Blood Pressure
Nicotine Use
Recreational Drug Use
Prescribed Medications
Hemoglobin and Glucose Levels
Kidney Conditions
Liver Conditions
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Your application for life insurance typically includes a health questionnaire unless you apply for guaranteed acceptance life insurance coverage. These medical questions help the insurer determine risk classification. Expect questions about your personal health history, such as the last time you used tobacco, whether you are taking any medications and if you have been diagnosed or treated for anything by a medical professional. You will also have to list any prior surgeries or medical procedures. Your family’s health history will also come into play, particularly if a close family member has a history of diabetes, cancer, stroke or heart disease.

Impact of Medical History on Life Insurance

The medical history of an applicant significantly influences life insurance underwriting. Insurers carefully evaluate past medical conditions to assess potential future health risks through procedures like health exams and blood tests. Conditions such as heart disease, diabetes or a history of serious illnesses are particularly noteworthy, as they can increase an individual's risk profile. This might result in higher premiums or specific conditions attached to the policy.

Family medical history is a key consideration. Insurers consider hereditary conditions or a history of early-onset diseases within the family. For example, a family history of heart disease or cancer might lead to more in-depth scrutiny by insurers, potentially affecting premium rates. Such a family medical history suggests a higher likelihood of the applicant encountering similar health issues.

Applicants should provide a thorough and accurate medical history encompassing their personal health history and their family's medical background. This enables insurers to make a well-informed assessment and offer policy terms that accurately reflect the applicant's risk profile. This approach ensures a fair balance between the insurer's need to manage risk and the provision of equitable coverage to the applicant. It also reduces the chance of a coverage dispute in the future.

How to Prepare for a Life Insurance Medical Exam

Preparing for a life insurance physical exam can help your testing day go smoothly. Use these MoneyGeek tips to prepare for your exam to get the best possible rating class with the cheapest life insurance premiums.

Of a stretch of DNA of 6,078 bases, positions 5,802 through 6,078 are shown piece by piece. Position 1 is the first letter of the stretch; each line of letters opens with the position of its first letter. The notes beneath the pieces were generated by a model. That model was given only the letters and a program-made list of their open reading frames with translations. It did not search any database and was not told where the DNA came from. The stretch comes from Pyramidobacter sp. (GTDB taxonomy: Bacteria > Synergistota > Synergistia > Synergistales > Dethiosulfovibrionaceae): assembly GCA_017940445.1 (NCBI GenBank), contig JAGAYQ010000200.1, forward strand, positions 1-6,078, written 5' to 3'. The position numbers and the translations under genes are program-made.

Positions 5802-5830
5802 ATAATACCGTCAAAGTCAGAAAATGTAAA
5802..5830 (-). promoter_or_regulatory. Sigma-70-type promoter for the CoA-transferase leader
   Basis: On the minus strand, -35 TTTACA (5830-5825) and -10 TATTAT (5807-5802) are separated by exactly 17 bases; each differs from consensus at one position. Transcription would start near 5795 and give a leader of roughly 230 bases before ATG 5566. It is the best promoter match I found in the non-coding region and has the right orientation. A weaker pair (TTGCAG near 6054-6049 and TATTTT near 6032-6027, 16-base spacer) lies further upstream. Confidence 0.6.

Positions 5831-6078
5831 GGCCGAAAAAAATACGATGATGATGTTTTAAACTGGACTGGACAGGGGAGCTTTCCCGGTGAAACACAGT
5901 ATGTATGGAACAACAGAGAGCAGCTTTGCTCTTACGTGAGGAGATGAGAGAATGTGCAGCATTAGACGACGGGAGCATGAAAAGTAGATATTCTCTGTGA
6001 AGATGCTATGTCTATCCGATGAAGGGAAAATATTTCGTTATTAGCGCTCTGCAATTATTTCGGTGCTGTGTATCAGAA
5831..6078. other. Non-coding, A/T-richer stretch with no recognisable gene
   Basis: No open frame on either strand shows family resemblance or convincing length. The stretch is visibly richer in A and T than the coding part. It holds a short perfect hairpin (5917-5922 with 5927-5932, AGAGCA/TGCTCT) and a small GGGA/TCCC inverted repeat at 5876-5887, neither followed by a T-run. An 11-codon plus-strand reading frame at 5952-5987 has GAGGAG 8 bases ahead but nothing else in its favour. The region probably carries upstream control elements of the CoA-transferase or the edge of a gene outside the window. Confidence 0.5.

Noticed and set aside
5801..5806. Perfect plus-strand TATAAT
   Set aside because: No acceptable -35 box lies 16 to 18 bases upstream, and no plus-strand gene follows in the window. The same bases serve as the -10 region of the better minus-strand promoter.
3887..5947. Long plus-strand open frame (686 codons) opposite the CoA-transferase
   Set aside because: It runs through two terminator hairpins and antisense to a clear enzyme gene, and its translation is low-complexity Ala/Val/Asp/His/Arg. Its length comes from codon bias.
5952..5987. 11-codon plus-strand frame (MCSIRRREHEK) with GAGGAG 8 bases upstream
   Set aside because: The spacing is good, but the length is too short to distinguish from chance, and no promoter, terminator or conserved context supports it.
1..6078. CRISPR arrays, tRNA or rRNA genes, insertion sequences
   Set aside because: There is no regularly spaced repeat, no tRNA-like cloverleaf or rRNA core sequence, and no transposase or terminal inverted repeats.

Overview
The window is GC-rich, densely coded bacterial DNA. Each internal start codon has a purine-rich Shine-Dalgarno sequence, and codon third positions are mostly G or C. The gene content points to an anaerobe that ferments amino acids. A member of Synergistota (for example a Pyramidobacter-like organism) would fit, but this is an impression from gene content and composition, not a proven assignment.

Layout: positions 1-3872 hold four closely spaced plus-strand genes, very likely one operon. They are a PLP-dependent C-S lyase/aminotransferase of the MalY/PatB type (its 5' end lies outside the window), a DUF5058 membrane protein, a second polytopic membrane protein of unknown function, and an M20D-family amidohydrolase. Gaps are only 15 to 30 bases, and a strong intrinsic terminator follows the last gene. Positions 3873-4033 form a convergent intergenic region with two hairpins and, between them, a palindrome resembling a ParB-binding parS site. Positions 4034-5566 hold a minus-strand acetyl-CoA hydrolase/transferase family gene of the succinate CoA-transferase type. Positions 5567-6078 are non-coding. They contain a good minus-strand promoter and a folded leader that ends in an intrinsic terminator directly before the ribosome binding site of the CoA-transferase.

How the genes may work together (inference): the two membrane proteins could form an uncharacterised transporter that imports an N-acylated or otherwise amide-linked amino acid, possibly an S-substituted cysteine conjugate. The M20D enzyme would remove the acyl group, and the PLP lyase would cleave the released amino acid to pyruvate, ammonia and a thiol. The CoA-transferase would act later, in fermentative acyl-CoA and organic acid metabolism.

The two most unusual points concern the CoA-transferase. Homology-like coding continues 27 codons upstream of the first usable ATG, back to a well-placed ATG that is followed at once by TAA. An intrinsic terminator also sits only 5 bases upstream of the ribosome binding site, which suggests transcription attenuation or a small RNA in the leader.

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    Have your medical history ready

    The examiner may have you fill out a questionnaire or verify your medical history as written on the application. Come prepared with a copy of your life insurance application questionnaire and all of the following:

    • A list of your medical conditions, including details on diagnosis and treatment dates, treatment results and other pertinent information
    • Your doctor’s names, addresses and phone numbers from the last five years
    • Names and dosages of medications
    • Dates and details of any recent surgeries
    • Names and dosages of supplements you’re taking
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    Bring your personal documents

    The examiner needs to verify that you are the same person being insured. Bring a government-issued ID, such as a driver’s license or passport, to confirm your name, date of birth and address.

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    Eat mindfully

    Be mindful of your diet the week before your life insurance test. Avoid processed foods containing high amounts of salt, sugar, cholesterol and fat. Instead, focus on eating fruits, vegetables and lean meat sources.

    Avoiding alcohol for at least 24 hours before the exam, up to a week prior, can also help you stay hydrated and avoid high blood pressure readings and high liver enzyme levels.

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    Drink plenty of water

    Increasing your water intake the week before your scheduled physical exam can help flush toxins, which can affect the blood and urine samples you provide on the day of the exam. The increased hydration will also make your blood draw easier.

    It also helps to avoid caffeine at least two hours before the exam. This limits anxiety and keeps your pulse and blood pressure regular.

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    Avoid over-the-counter medications unless necessary

    Antihistamines, decongestants and specific vitamins or supplements can affect glucose levels and blood pressure readings. Avoid taking them a week before your exam unless absolutely necessary.

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    Check your menstrual cycle

    Women should consider their menstrual cycle when scheduling a life insurance medical exam. It could affect the urine sample you provide if you’re in the middle of your period.

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    Avoid strenuous exercise

    Strenuous activity within 24 hours of the medical exam can affect your blood pressure and cholesterol readings. For best results, opt for less intense exercise leading up to your physical.

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    Get a good night’s sleep